After being squired around Uganda, Kenya, and Rwanda by the author, Naipaul returned to London. Their correspondence continued, and the relationship--in which Theroux was very much the junior partner and acolyte--deepened. During a holiday visit to London the next year, he realized that their rapport "was as strong as love. He was my friend, he had shown me what was good in my writing, he had drawn a line through anything that was false." And indeed, over the next three decades the two exchanged a steady stream of letters, visits, phone calls, and authorial confidences. Yet this most productive of literary friendships came to an abrupt end in 1996, when Naipaul--now knighted and recently remarried--burned a number of bridges and tossed his relationship with Theroux into the conflagration.
All of which brings us to Sir Vidia's Shadow, a peculiar mixture of autobiography, Boswellian chronicle, and poison-pen letter. In many ways, it's a fascinating and devilishly skilled performance. For starters, Theroux spent more time in his subject's company than Boswell ever spent in Johnson's, which gives his portrait a widescreen verisimilitude. He documents Naipaul's loony fastidiousness, his passion for language, "the laughter in his lungs like a loud kind of hydraulics," and the very sound of his typewriter (which, just for the record, goes chick-chick-chick). Theroux also gives a superb sense of how such literary apprenticeships can function to the mutual benefit of master and disciple--and how they can erode. By 1975, after all, Theroux had become the bestselling author of The Great Railway Bazaar, while Naipaul remained an under-remunerated critics' darling. Out of habit, Theroux stayed in the older man's shadow. Still, as the book progresses, it becomes harder and harder to tell precisely who's got the anxiety and who's got the influence.
It also becomes harder and harder to ignore Theroux's late-breaking animus toward his subject. His goal--stated not only in the book but in various tailgunning replies to his critics--was to write an accurate account of a long, rich friendship. "This narrative is not something that would be improved by the masks of fiction," he declares. "It needs only to be put in order. I am free of the constraint of alteration and fictionalizing." Yet every book has a tendency to break free of the author's intentions, and Sir Vidia's Shadow is no exception. For each reverent (and convincing) passage about his subject, there's another in which Theroux seems to be administering some deeply ambivalent payback. He contrasts Naipaul's sexless misogyny with his own erotic enthusiasm, and his own generosity with his hero's miserly behavior (although Naipaul's penny-pinching and check-dodging can make him strangely endearing--the Jack Benny of contemporary letters). At times Theroux seems determined to explore all seven types of ambiguity, which makes for both deliberate and not-so-deliberate hilarity. He also sounds uncannily like a spurned lover. And perhaps that residue of expired passion accounts for both the brilliance of Sir Vidia's Shadow and its disturbing, sometimes queasy pathos. --James Marcus --This text refers to an out of print or unavailable edition of this title.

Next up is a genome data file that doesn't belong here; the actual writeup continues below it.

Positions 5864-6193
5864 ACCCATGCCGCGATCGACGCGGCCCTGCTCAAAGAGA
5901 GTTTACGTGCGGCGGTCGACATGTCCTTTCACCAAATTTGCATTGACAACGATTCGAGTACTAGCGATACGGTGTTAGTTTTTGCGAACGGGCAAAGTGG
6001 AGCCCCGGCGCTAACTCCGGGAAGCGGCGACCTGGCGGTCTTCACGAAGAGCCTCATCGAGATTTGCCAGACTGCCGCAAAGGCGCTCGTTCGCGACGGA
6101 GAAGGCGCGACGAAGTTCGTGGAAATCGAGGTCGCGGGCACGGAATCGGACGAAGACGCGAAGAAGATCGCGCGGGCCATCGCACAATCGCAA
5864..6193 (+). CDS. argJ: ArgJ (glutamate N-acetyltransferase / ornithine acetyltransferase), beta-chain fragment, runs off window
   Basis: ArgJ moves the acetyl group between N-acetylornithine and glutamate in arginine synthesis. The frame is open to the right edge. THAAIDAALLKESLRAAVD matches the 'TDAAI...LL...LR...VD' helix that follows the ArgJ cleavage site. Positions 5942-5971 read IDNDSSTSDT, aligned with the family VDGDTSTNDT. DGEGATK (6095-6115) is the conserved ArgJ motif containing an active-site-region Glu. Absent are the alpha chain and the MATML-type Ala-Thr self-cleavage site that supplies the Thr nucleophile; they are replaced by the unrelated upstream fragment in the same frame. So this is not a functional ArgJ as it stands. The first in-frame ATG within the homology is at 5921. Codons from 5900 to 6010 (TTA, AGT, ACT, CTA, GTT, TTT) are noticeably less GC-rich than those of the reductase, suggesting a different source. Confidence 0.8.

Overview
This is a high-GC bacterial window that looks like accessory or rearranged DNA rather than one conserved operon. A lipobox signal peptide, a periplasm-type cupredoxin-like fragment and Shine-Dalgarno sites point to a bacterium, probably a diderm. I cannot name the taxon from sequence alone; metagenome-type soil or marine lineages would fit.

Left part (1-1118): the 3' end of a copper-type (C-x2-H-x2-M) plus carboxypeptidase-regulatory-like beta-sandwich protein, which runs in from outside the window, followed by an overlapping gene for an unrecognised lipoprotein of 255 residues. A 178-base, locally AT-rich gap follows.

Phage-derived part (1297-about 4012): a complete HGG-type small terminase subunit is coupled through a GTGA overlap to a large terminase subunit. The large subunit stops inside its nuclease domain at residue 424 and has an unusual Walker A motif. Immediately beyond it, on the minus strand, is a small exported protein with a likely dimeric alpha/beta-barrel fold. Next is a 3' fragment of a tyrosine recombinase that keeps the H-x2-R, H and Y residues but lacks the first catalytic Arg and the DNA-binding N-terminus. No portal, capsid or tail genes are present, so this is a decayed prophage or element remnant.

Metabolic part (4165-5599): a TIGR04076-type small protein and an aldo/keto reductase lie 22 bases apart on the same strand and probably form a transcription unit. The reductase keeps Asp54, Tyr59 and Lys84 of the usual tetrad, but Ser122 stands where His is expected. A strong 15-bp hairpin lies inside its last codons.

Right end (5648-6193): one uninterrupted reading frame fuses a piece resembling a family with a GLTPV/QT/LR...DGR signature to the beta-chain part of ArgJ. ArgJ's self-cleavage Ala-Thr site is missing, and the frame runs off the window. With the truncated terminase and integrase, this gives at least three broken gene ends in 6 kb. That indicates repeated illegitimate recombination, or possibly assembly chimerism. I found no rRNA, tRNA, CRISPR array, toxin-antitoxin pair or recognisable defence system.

The first point to note is that the veracity of this account has been seriously questioned. In French's authorized bio of Naipaul, what Theroux says took place at a party is... Read morePublished 5 months ago by reading man
mon mon mon! dis one dey mos' unmitigatedly cantankerous n waspish books ever be da writtens bout any writer any century, mon. mista paul, he roofless! Read morePublished 7 months ago by A reviewer
Brilliant insight in to a 30 year friendship and the reasons why it soured. Sensitively written, intensely personal and delicately scathing (yes its possible) of Naipaul.Published 7 months ago by Michael Azariadis
What a stroke of luck for an aspiring writer struggling in backwater Uganda: to have a future Nobel laureate dumped in your lap as mentor and guide into the London literary world. Read morePublished 19 months ago by Rick Skwiot
Sir Vidia is masterfully written. Couldn't put it down. Theroux understands the nuances of producing an excellent, meaningful memoir in a low key subtle tone, without sounding... Read morePublished on November 29, 2011 by Lisa Hoffman
After reading Patrick French's excellent biography of V.S. Naipaul, "The World is What it Is", I decided to read Theroux's book on Naipaul, which French references. Read morePublished on March 3, 2010 by Mac
I love this book because I'm very fond of the writings of both Naipaul and Theroux. Nothing in it surprises me. Read morePublished on January 7, 2010 by LMP
What began as a mentoring relationship between established novelist V. S. Naipaul and Paul Theroux, a young writer working on his first novel, went on to endure as a "friendship"... Read morePublished on August 16, 2008 by Mary Whipple
What began as a mentoring relationship between established novelist V. S. Naipaul and Paul Theroux, a young writer working on his first novel, went on to endure as a "friendship"... Read morePublished on May 6, 2007 by Mary Whipple